Can searching for things online help you search your feelings? Things are changing for social channels in the news this week. Pinterest spreads its compassionate search to nine countries, Instagram removes the IGTV icon from its homepage, and Twitter is going to limit replies on tweets for a more positive experience!
Instagram Removes the IGTV Icon
Here and gone in a flash, Instagram removes the IGTV icon from the homepage. IGTV was intended to be a competitor to YouTube when it launched in 2018. Instagram enabled creators to make longer videos on IGTV and linked the apps with a feature icon for easy access. However, users came across these videos while rarely using the icon.
Although it is gone from the homepage, IGTV can still be found in Feed, the Explore tab, creator’s profiles, and the app itself. While logical in application, the public’s use of the icon concluded that not enough people were clicking onto it for it to be practical. It’s a sad and silent end for the IGTV icon.
Pinterest’s Compassionate Search Spreads to Nine Countries
To refresh your memory, this feature helps Pinterest users who are sad or distressed by placing content meant to improve their mood within the search of topics that may indicate they are not doing well. If a user interacts with these pins, they are not connected to their account and are kept private, so recommendations will not be tracked.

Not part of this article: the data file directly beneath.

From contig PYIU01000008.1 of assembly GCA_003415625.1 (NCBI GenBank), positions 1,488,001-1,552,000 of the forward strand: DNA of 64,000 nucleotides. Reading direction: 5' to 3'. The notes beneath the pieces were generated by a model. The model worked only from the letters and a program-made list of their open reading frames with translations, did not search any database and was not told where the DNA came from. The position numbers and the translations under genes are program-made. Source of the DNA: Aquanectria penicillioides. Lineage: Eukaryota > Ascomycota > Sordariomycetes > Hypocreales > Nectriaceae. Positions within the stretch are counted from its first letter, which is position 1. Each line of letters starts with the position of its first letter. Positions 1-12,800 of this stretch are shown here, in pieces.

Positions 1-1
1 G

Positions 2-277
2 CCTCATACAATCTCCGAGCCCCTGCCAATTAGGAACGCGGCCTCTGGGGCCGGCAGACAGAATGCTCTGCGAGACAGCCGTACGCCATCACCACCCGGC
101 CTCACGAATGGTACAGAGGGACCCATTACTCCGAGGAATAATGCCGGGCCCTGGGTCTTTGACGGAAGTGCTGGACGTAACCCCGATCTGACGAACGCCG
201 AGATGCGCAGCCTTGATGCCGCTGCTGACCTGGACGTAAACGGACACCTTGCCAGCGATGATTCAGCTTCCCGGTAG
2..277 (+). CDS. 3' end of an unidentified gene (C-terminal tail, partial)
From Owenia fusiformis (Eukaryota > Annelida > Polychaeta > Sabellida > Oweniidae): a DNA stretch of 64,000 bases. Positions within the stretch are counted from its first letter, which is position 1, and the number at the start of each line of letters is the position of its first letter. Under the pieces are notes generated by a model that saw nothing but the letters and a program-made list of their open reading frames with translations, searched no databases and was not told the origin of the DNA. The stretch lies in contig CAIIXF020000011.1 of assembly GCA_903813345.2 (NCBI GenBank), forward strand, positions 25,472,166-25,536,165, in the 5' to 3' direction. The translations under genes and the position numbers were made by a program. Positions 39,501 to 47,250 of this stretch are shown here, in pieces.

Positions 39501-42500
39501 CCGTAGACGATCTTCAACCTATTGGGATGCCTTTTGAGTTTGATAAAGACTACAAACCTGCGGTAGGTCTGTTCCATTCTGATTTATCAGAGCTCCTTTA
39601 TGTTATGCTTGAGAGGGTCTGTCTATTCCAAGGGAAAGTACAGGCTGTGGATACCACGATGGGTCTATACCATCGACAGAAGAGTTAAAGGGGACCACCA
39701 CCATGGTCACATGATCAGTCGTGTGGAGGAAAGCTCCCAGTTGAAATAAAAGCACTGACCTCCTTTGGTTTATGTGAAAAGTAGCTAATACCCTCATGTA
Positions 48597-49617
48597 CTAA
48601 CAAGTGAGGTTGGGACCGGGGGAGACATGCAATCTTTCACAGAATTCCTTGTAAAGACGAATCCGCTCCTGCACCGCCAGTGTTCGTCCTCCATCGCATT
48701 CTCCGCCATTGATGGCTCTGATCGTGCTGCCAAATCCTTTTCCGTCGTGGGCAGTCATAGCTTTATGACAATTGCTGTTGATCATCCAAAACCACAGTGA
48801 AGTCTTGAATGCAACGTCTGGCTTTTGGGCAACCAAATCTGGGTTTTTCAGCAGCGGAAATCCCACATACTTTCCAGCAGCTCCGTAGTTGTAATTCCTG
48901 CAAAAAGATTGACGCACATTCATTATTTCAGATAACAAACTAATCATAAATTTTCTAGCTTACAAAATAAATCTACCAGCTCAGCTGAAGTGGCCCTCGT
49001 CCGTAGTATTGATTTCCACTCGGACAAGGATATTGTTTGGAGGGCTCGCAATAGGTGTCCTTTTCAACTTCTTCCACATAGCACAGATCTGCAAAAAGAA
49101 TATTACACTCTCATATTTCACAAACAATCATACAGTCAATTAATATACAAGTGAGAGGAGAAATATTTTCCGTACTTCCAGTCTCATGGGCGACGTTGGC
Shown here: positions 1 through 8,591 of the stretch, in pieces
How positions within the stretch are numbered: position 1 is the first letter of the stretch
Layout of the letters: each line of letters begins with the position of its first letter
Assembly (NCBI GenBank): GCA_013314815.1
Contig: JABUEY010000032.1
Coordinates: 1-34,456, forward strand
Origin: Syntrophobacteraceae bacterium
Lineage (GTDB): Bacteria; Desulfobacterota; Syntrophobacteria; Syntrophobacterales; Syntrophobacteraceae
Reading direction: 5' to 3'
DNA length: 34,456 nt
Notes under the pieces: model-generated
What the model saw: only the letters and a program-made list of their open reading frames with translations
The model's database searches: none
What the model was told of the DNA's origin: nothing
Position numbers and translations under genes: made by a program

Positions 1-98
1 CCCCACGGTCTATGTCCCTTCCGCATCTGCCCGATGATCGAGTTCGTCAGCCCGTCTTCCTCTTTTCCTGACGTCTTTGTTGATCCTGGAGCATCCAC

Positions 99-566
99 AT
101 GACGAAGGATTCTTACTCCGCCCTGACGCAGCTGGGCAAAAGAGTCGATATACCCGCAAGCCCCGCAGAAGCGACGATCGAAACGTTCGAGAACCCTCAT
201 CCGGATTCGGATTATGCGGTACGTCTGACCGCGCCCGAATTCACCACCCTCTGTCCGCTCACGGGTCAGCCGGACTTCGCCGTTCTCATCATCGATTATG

We mentioned Pinterest’s “compassionate search” feature in a past blog, and at the time, it was only available in the United States. This week we see the feature extending to nine countries: the UK, Ireland, Canada, Australia, Singapore, India, the Philippines, Hong Kong, and New Zealand.
Pinterest is adamant about this feature not being used in place of professional help, but for those searching for support. It is a great feature spreading some compassion around the globe now, and we are here for it!
Twitter Limits Replies on Tweets
You heard that right! Kayvon Beykpour, the head of product at Twitter, revealed that Twitter would be limiting the number of replies that a tweet receives to dial back on aggressive comments. In an interview, Beykpour spoke of how the mechanics of Twitter prioritize popular topics that get a lot of reach and popularity, which can also stem from outrage or negative topics.
As an unspoken rule, reputation reigns on Twitter, meaning if you behave poorly, your credibility diminishes. By limiting the number of replies you receive, you can get your messages out without the overwhelming backlash. With this new feature, Twitter may become a more positive and open environment for all its users!
How do you feel about these changes to social channels?
Roughly 42% of Twitter users are on the platform daily.
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